The City has a large ($78 million) unfunded pension liability. For several years, I have been advocating that the City should transition from its defined-benefit pension structure to a defined contribution, 401-K type structure (for new hires) as a way to begin to address the unfunded liability and lower the City’s costs, investment risk and volatility. Finally, beginning in January 2017, the City adopted a new hybrid-plan pension structure for new hires.
I have always kept the taxpayer front and center in my decision making and resisted non-essential or wasteful spending regardless of whether it is City or other tax dollars. Whether it’s federal dollars for wind turbines… or local dollars to “re-skin” City Hall … or a combination of federal and local dollars for endless train station studies, I have (and will continue) to oppose spending that I believe is largely discretionary or wasteful.
Click Here for More on Fiscal responsibility – Jane’s Council Record & Actions
A motivation in my running for City Council in 2011 was the belief that elected officials had lost touch with the community and its priorities. Transparency and accountability were lacking, there was virtually no public debate of issues or alternative solutions, and many residents felt excluded, that they didn’t have a voice and that their elected officials were simply not listening.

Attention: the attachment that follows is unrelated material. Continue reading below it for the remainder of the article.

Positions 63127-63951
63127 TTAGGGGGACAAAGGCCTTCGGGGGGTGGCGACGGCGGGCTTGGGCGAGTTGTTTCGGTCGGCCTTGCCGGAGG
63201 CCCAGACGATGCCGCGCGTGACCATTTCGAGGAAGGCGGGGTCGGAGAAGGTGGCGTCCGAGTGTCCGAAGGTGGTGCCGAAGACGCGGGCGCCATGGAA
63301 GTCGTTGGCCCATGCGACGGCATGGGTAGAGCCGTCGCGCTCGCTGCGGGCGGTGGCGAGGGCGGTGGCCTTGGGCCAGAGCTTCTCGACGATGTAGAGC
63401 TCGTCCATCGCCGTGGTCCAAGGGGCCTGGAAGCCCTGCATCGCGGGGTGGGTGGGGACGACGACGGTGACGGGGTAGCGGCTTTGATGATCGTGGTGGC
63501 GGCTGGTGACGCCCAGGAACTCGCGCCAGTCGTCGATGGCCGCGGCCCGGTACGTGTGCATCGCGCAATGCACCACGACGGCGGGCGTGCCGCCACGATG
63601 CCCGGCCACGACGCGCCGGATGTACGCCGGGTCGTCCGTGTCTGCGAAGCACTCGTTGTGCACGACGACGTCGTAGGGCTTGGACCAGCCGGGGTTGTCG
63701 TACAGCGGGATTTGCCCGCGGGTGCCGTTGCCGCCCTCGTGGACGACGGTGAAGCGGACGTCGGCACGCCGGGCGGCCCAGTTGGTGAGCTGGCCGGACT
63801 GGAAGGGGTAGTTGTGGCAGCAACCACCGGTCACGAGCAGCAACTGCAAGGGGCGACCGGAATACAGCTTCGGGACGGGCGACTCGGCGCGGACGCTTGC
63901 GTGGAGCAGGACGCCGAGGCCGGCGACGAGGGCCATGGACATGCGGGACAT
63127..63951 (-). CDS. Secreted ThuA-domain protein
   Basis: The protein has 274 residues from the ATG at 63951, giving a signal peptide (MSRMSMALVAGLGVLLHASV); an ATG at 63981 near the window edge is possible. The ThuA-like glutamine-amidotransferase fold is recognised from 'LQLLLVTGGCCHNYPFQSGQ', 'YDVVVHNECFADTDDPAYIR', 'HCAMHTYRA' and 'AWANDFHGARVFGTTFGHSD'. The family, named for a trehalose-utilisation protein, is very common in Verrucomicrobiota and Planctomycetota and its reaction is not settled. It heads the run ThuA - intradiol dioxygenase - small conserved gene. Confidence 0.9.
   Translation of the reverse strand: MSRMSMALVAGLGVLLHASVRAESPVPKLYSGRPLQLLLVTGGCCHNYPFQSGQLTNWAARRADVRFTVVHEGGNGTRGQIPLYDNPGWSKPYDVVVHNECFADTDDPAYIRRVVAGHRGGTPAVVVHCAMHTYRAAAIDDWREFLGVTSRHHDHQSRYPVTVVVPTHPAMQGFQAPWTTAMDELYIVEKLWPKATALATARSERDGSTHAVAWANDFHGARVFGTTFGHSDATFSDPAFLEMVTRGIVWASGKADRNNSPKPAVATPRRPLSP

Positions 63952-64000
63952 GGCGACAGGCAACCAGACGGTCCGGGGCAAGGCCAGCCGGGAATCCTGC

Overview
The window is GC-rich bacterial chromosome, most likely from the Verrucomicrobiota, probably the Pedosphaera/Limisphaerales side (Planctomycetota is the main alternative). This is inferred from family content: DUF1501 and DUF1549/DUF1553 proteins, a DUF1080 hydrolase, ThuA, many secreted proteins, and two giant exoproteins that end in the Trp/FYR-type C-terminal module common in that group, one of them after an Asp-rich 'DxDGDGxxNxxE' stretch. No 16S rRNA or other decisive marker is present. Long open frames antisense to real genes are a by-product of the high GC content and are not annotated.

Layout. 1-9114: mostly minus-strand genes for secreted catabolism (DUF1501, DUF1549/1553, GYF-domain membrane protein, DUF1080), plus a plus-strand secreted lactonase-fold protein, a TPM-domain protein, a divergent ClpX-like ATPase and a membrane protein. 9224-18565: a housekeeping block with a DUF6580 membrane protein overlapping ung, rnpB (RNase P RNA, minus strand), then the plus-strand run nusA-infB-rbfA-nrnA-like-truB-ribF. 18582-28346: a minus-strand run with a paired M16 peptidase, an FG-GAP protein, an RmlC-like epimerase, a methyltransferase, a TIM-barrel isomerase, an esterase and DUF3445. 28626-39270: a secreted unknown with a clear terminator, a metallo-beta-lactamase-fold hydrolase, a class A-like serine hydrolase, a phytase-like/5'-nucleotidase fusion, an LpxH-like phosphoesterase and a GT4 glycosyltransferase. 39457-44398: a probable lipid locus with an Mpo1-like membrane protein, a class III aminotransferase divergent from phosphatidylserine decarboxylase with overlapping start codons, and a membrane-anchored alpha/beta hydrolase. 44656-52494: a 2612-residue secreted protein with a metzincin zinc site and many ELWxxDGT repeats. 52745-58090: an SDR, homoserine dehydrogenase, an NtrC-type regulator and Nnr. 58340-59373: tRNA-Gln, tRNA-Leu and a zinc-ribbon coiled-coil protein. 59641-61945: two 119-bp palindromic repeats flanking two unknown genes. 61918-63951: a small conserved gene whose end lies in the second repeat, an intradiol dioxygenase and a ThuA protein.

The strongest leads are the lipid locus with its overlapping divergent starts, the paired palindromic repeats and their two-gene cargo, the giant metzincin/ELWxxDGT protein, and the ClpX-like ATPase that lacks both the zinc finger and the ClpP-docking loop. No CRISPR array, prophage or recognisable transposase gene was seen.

I’ve worked to change that dynamic and to increase transparency, accountability and community engagement.
Ann Arbor News (October 27, 2013) — “Lumm has helped bring more transparency and dialog to council discussions, asking the skeptical questions that others weren’t asking in the past. There’s now more open debate of issues as a result.”
Ann Arbor News (October 25, 2015) — “Over her two terms on Council, Lumm has stayed true to her ‘independent’ stance. With a detail-oriented approach to reviewing council matters, Lumm frequently brings forth much-needed debate and perspective before a final vote.”